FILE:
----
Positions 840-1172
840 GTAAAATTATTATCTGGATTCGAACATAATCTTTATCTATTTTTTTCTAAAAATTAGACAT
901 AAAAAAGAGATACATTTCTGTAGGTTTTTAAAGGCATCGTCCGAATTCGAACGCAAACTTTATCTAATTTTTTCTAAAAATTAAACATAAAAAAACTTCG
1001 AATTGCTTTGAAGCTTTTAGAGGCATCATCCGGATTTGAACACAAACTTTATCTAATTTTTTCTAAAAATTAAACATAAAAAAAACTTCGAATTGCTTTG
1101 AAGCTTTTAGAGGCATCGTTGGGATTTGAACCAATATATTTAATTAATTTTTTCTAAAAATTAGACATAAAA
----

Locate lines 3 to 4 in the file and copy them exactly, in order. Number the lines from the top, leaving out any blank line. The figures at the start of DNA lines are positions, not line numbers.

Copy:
901 AAAAAAGAGATACATTTCTGTAGGTTTTTAAAGGCATCGTCCGAATTCGAACGCAAACTTTATCTAATTTTTTCTAAAAATTAAACATAAAAAAACTTCG
1001 AATTGCTTTGAAGCTTTTAGAGGCATCATCCGGATTTGAACACAAACTTTATCTAATTTTTTCTAAAAATTAAACATAAAAAAAACTTCGAATTGCTTTG